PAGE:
• Post Reply Bookmark Topic Watch Topic
  • New Topic
programming forums Java Mobile Certification Databases Caching Books Engineering Micro Controllers OS Languages Paradigms IDEs Build Tools Frameworks Application Servers Open Source This Site Careers Other all forums
this forum made possible by our volunteer staff, including ...
Marshals:
  • Campbell Ritchie
  • Paul Clapham
  • Ron McLeod
  • Bear Bibeault
  • Liutauras Vilda
Sheriffs:
  • Jeanne Boyarsky
  • Tim Cooke
  • Junilu Lacar
Saloon Keepers:
  • Tim Moores
  • Tim Holloway
  • Stephan van Hulst
  • Jj Roberts
  • Carey Brown
Bartenders:
  • salvin francis
  • Frits Walraven
  • Piet Souris

Gone through Kathy Sierra and Bert Bates and still 45%

 
Greenhorn
Posts: 14
Java
  • Mark post as helpful
  • send pies
    Number of slices to send:
    Optional 'thank-you' note:
  • Quote
  • Report post to moderator
Hi,

I am preparing for OCJP for a while now and I have gone through the book "Sun Certified Programmer for Java", by Kathy Sierra and Bert Bates.
I have gone through this book twice and still when I am trying to do the practice exams I am scoring only 45%(which is frustrating).
I reckon I have to do the book again, are there any tips or other resources that I can refer?
I would appreciate any suggestions that will help my progress.

Regards
Adofo
 
Bartender
Posts: 1558
5
Eclipse IDE Java Linux
  • Likes 3
  • Mark post as helpful
  • send pies
    Number of slices to send:
    Optional 'thank-you' note:
  • Quote
  • Report post to moderator
Apart from going through the book one more time, you can try to do a lot of hands on.

Dump your favorite IDE and get on with your favorite text editor (not a Java editor) - gedit, vi, emacs, notepad etc. Try to write a program from the scratch - put it in package etc., try to compile it and run it.

That way, you'll understand which class requires which imports, which letter is uppercase, which method takes what kind of arguments etc. and most of all, it will raise your confidence as you'll understand that you no more needs to rely on auto-completion of an IDE. Of course, the last step will take a little time - depending on the amount of hands on you do. If you are reading any dumps or question-answers, stop doing that - or at least try to answer the questions before you go through answers.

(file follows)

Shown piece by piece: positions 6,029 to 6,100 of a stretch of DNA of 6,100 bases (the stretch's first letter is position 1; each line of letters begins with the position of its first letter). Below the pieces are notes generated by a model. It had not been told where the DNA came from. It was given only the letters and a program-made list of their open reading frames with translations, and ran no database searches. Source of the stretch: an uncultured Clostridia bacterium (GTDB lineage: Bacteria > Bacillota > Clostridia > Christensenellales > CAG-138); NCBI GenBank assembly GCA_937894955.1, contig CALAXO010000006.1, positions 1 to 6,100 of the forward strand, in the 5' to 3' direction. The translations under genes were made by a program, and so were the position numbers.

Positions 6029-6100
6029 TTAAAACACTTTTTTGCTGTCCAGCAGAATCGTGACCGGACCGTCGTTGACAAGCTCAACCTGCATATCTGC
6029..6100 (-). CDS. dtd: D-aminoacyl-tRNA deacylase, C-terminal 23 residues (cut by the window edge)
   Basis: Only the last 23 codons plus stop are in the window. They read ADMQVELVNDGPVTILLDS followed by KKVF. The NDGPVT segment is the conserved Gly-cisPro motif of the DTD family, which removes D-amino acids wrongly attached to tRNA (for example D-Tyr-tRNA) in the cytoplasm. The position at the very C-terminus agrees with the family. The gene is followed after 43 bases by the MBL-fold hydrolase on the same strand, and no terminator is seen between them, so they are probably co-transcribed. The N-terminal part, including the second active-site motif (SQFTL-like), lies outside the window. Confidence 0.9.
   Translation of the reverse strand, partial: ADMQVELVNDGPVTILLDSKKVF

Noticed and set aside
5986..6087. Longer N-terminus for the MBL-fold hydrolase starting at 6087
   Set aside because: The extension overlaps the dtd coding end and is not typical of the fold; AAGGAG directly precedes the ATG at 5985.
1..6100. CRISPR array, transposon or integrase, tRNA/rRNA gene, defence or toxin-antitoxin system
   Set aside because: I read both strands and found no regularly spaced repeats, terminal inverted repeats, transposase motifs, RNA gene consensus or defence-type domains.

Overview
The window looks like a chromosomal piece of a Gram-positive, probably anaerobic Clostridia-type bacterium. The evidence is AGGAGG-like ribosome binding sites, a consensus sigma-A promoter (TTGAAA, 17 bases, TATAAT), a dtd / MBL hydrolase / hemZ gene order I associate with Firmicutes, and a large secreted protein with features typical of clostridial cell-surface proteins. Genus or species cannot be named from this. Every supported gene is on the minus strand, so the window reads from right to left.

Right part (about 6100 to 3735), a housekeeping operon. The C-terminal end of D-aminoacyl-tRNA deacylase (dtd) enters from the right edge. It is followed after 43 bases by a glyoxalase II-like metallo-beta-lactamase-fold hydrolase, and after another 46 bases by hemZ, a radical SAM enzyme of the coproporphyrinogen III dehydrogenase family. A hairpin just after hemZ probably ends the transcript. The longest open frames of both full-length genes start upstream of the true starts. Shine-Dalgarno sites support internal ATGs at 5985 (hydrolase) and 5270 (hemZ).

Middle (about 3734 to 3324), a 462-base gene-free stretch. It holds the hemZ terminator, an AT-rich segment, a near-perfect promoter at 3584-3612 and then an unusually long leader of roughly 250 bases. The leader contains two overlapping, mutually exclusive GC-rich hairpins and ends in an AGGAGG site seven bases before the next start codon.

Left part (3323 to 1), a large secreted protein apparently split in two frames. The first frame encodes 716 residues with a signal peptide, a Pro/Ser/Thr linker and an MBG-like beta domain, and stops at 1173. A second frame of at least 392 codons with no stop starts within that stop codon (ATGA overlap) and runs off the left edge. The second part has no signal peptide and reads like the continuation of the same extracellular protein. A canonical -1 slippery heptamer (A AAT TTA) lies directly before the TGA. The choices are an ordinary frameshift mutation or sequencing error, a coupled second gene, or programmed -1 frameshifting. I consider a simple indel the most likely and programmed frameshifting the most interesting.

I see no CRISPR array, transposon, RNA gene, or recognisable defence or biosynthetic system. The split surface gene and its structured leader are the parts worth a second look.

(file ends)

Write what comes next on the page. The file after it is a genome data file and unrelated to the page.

If the question contains code snippet, write it on your own (don't copy-paste it), compile it and run it (if you have any doubts about the answer).

Once you are comfortable with compile time issues and package structures(i.e. you are comfortably scoring 80%+ in those area), then only consider about using your favorite IDE. IDEs are great for debugging

Also note that mock exams in Sierra-Bates are quite tough than real exams. So, if this is your first mock exam, then it is not abnormal to fail You can also take a look at what areas you are weak in.

I hope this helps.

All the best.
 
Ranch Hand
Posts: 67
  • Likes 1
  • Mark post as helpful
  • send pies
    Number of slices to send:
    Optional 'thank-you' note:
  • Quote
  • Report post to moderator
Hi Adofo.

There's another thread going on from which you might find something useful.

Try: https://coderanch.com/t/574186/java-programmer-SCJP/certification/Studying-but-not-scoring-good

Good luck.

Matt

 
harbir hundal
Greenhorn
Posts: 14
Java
  • Mark post as helpful
  • send pies
    Number of slices to send:
    Optional 'thank-you' note:
  • Quote
  • Report post to moderator
@Anayonkar Shivalkar
Thank you very much for the reply, and I think your reply is making a lot of sense. The transition between the IDE and the plain text in the exam is definitely one of the main challenges here.

@matt
Thank you for the sending in a good thread.
 
Greenhorn
Posts: 11
Netbeans IDE Firefox Browser Linux
  • Mark post as helpful
  • send pies
    Number of slices to send:
    Optional 'thank-you' note:
  • Quote
  • Report post to moderator

Anayonkar Shivalkar wrote:

Apart from going through the book one more time, you can try to do a lot of hands on.

Dump your favorite IDE and get on with your favorite text editor (not a Java editor) - gedit, vi, emacs, notepad etc. Try to write a program from the scratch - put it in package etc., try to compile it and run it.

That way, you'll understand which class requires which imports, which letter is uppercase, which method takes what kind of arguments etc. and most of all, it will raise your confidence as you'll understand that you no more needs to rely on auto-completion of an IDE. Of course, the last step will take a little time - depending on the amount of hands on you do. If you are reading any dumps or question-answers, stop doing that - or at least try to answer the questions before you go through answers.

If the question contains code snippet, write it on your own (don't copy-paste it), compile it and run it (if you have any doubts about the answer).

Once you are comfortable with compile time issues and package structures(i.e. you are comfortably scoring 80%+ in those area), then only consider about using your favorite IDE. IDEs are great for debugging

Also note that mock exams in Sierra-Bates are quite tough than real exams. So, if this is your first mock exam, then it is not abnormal to fail You can also take a look at what areas you are weak in.

I hope this helps.

All the best.

He is right on the money here and I couldn't agree more. Frankly, I have not given any complete mock exam because my initial scores are very poor.

What I can recommend is and I am not an expert to complete the book and try to give mock test based on a particular topic. This can help to sort out the which part needs more work. Doing this on objective basis can help you.

Again I am not an expert maybe this way can help you.

Regards,

Pratik Sinha
reply
    Bookmark Topic Watch Topic
  • New Topic